Focusing On Family Law – And You
A lot of people who get divorced worry about their long-term financial stability. This is understandable given the significant financial ramifications associated with marriage dissolution. While California is a community property state, meaning that your marital assets should be divided evenly, retirement accounts that are improperly handled could end up facing significant tax consequences. Therefore, it’s imperative that you know how to handle these assets if you truly want to protect your long-term stability.
How to safely divide retirement accounts
If you’re dealing with something like a 401(k), then you’re going to have to secure a Qualified Domestic Relations Order (QDRO). This order allows a retirement plan’s administrator to release retirement funds without incurring a tax penalty.
The party who receives a share of this retirement account may then take a lump sum payment, which will be taxed for early withdrawal, or he or she may wait until the initial account holder retires, at which time the funds can be withdrawn without tax consequences.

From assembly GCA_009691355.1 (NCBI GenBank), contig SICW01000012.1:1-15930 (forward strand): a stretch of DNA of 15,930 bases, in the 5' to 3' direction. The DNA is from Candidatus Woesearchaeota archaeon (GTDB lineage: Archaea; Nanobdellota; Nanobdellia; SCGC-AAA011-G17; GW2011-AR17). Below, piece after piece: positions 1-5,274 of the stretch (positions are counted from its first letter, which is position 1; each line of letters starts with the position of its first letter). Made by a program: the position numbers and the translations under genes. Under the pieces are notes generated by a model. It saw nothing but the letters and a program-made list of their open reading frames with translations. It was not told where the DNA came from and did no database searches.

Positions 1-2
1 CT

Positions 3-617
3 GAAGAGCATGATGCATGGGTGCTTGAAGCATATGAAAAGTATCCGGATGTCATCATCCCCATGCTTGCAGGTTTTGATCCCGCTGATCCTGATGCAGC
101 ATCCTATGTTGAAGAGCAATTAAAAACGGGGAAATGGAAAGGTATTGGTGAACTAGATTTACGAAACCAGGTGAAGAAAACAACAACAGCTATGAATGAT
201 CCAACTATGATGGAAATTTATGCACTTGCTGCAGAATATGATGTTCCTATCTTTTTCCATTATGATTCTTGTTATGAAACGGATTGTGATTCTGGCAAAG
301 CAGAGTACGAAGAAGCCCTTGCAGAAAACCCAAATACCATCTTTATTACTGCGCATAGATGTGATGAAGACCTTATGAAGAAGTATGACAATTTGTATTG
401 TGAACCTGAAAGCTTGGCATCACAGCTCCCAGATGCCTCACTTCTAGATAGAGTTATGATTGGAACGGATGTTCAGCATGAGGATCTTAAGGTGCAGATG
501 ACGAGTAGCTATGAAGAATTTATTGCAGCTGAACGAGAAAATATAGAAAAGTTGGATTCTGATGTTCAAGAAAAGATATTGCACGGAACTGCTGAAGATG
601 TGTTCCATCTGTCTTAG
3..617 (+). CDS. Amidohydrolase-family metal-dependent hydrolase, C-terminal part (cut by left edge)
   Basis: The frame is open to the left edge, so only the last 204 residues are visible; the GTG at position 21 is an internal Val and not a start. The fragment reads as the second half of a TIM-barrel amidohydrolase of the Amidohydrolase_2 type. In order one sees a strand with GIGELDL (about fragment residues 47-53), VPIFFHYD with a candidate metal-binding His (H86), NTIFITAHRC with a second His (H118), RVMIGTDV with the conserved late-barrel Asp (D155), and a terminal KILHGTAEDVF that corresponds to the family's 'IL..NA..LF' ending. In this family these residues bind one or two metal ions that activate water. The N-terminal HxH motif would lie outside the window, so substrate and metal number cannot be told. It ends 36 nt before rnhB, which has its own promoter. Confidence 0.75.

IRAs, on the other hand, don’t require a QDRO. Instead, funds from the account can be rolled into a new, separate account without penalty. Sometimes the account holder decides to move his or her portion of the fund to a new account and rename the old account in the other spouse’s name. So, you have several ways to deal with this kind of retirement account.
Know how to competently address retirement accounts in your divorce
Keep in mind that this is just a brief look at how a few retirement accounts are handled. The truth of the matter is that you may have a lot of different retirement accounts and pensions to deal with during asset division. In those circumstances, it’s probably best that you discuss your situation with an experienced attorney to ensure that you’re handling everything properly and are receiving your fair share of the marital estate.